Wednesday, November 3, 2010

Uproar on the Lakeshore: What's in a name?

Jennifer Smith, Kelley Young and Rachel Bockheim are perfectly ordinary names in a sport where double-entendre nomenclatures and non-serious nicknames are the majority -- Flash Gloria, Missile Toes, Estro Jen, Queefer Sutherland, etc.

Smith and Young represent a small number of players who will skate under their real names during the Women's Flat Track Derby Association's annual championship tournament, which this year will be held Nov. 5-7 in Chicago at WFTDA's Uproar on the Lakeshore.

Bockheim, who plays for the tournament hostesses, Windy City Rollers, under the name Jackie Daniels, also skates for Team Legit, a team comprised of skaters using their real names.

"I think everyone comes up with their’s (derby name) in their own way," said Bockheim, who played for Grand Raggidy, the Grand Rapids, Mich., team for four seasons before transferring to Chicago. "Some do all kinds of research, some know it instantly before they show up. I started so early in terms of the derby movement, there were maybe 300 names. Now, there are thousands." 

Bockheim originally chose the name Jackie O'Nasty, but it had already been taken, and so she stumbled on Jackie Daniels.

"I hear some skaters say everything is taken, but I still hear new great names, and still have great ideas hit me once in a while. Call me. Once selected, your league rep submits them to small group of ridiculously amazing volunteers who run the list at I believe each league has their own policy of when they allow you to register your name." 

The International Rollergirls' Master Roster website catalogues and registers derby names from all over the world at The registration tries to ensure that no two roller girls share the same name or that their names aren't too similar.

The idea for derby names is largely borrowed from the theatrical performance art of burlesque and is a widely accepted practice to assume an alias for roller derby.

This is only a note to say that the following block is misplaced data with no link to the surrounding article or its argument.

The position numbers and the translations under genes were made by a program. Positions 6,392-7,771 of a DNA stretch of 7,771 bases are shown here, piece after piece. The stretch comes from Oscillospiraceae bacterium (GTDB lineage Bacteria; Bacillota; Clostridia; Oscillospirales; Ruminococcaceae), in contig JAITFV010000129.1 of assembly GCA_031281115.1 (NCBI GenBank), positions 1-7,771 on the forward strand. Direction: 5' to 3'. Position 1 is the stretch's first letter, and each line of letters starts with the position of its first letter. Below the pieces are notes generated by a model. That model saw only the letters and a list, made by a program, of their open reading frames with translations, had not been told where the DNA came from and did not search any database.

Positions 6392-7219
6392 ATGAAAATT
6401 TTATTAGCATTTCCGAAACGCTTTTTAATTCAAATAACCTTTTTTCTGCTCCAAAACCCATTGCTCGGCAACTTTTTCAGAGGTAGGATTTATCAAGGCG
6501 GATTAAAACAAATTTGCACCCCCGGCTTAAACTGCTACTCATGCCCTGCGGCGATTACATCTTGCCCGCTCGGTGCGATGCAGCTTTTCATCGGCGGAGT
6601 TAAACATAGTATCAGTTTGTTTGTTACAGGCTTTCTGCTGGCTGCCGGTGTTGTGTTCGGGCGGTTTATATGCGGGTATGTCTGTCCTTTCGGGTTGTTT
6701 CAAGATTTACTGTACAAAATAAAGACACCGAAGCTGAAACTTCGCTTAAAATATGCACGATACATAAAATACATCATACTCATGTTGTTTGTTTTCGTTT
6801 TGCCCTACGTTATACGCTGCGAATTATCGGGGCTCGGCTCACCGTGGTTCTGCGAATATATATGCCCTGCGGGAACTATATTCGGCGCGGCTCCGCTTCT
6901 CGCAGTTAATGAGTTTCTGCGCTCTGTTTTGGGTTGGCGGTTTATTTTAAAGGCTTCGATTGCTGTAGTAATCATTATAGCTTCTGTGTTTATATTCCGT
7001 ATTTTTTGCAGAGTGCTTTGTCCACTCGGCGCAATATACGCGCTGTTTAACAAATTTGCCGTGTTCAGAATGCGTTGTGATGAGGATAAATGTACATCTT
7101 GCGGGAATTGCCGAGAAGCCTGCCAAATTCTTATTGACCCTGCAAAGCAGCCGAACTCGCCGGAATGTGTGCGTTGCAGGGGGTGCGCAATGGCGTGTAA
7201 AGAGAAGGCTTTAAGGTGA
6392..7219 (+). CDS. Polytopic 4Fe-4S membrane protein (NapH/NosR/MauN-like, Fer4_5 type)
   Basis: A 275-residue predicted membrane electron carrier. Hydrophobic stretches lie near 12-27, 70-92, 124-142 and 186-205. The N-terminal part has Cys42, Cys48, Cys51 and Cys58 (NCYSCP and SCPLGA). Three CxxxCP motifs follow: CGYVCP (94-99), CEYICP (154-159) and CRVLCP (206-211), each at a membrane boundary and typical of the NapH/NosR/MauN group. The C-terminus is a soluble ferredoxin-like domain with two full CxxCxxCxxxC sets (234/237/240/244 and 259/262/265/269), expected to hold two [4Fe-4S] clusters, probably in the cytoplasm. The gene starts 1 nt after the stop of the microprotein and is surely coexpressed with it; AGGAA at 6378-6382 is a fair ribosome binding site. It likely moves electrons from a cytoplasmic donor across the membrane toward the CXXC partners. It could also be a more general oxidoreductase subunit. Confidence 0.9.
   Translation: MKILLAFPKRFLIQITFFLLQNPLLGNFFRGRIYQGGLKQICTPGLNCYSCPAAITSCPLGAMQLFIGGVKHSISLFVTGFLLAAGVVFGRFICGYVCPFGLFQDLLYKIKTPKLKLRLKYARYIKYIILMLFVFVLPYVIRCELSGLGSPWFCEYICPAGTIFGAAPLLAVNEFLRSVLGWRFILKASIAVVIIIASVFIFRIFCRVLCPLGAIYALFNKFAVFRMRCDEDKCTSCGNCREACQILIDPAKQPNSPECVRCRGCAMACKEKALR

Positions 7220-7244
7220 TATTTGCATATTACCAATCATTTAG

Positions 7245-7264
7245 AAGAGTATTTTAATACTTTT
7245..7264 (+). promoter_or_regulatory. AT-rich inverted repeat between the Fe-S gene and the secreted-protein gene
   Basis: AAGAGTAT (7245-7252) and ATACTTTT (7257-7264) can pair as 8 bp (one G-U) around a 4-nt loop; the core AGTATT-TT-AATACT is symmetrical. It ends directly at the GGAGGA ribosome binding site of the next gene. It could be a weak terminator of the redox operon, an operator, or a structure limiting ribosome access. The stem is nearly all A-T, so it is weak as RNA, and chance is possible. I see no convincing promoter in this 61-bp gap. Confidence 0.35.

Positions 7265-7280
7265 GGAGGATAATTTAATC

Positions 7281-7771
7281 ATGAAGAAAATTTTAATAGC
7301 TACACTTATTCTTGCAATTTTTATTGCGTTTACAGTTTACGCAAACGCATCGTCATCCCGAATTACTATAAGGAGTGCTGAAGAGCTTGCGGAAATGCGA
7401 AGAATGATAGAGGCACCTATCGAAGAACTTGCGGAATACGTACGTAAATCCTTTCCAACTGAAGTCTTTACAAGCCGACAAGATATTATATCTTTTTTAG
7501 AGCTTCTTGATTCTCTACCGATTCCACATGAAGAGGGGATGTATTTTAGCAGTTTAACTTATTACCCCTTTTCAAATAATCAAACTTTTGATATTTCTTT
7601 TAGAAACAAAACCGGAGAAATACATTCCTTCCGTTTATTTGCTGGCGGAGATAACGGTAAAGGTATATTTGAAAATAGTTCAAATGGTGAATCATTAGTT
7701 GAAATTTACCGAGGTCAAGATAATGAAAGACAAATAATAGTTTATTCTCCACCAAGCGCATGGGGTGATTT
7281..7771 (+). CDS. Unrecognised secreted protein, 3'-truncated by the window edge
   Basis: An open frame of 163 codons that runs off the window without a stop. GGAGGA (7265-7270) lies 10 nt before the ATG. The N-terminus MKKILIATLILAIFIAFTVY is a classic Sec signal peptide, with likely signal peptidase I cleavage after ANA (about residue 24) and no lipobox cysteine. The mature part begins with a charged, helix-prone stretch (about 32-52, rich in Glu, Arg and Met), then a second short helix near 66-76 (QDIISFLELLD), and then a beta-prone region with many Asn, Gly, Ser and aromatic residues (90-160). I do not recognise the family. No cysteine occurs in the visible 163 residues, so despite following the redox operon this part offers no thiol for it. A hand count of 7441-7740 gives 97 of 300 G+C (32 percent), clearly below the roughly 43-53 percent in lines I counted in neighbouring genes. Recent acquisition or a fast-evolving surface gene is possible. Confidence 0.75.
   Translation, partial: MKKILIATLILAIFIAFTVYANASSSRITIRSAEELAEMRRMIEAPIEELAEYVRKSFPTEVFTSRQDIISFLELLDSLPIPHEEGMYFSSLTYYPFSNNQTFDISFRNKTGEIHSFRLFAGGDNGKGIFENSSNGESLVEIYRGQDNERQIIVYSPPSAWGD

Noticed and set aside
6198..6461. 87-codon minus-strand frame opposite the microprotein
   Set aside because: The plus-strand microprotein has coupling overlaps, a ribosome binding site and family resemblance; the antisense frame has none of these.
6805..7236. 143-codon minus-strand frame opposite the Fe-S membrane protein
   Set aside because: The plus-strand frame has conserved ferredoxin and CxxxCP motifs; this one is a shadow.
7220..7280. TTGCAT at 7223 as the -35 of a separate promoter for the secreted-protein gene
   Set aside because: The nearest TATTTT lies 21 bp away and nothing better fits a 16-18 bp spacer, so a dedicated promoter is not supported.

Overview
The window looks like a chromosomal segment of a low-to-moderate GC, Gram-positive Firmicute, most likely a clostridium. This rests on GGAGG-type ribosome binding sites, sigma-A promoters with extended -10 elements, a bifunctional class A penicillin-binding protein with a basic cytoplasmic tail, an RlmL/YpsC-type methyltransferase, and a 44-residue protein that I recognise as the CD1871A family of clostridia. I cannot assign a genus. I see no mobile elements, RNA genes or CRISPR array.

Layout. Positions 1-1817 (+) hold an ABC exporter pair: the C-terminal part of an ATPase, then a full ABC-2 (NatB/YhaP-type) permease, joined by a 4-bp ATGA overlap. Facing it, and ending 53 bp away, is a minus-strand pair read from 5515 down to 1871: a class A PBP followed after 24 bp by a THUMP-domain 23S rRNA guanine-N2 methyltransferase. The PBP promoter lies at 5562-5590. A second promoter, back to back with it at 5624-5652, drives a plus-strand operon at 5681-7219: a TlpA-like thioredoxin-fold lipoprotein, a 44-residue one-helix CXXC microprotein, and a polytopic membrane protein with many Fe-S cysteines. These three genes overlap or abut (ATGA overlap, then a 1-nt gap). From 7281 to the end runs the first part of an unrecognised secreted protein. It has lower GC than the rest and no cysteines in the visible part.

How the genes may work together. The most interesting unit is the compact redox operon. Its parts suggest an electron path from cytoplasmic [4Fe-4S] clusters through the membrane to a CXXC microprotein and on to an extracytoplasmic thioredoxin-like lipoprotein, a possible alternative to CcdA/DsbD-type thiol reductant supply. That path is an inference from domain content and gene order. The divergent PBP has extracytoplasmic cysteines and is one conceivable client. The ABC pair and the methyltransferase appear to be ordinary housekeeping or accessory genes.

Skaters sometimes choose their new alias. Sometime their alias chooses them.

"I came up with the name Snot Rocket the first year I started skating, in 2005," said Young, who skates for the Kansas City Roller Warriors. "My team and I were skating in a St. Patrick's day parade, and March in Kansas City is chilly." 

"I kept blowing snot rockets since I didn't have a tissue, and we all thought at the time it would be funny if my name was "snot rocket" because I was kind of fast for the derby community at the time."

Smith, who is co-captain of Nashille's Music City Allstars, cautions new Nashville skaters to take some time when trying to determine their new name.

"They need to realize this is what your friends will call you, what will be on our website, what could be on DNN (Derby News Network), what will be the first thing to inform the impression of someone you are meeting for the first time, etc.," Smith said. "You just want to make sure you convey what you really want to convey."

To skate under your legal name is a dramatic departure from the sport that began its rebirth in 2001.

Enough kindred skaters got together to form their own team, Team Legit, which played one of its first games at Battle of the Bank II in Austin, Texas, in 2009. Bockheim was a last-minute add, and despite the team never playing or practicing together before, managed a third-place finish.

Team Legit currently plays two to three games together a year. But Bockheim doesn't mind people calling her Jackie, even when she plays for Legit.

"I just want to play roller derby really, I’ll skate under anything," Bockheim said. "But, I can say I had proud moments and texted my dad a picture of my BOCKHEIM jersey." 

"Everyone already knew me so well/long as Jackie Daniels, that no one was calling me by my real name anyway, even the announcers were calling me JD."

Smith's reason for skating under her name was more personal.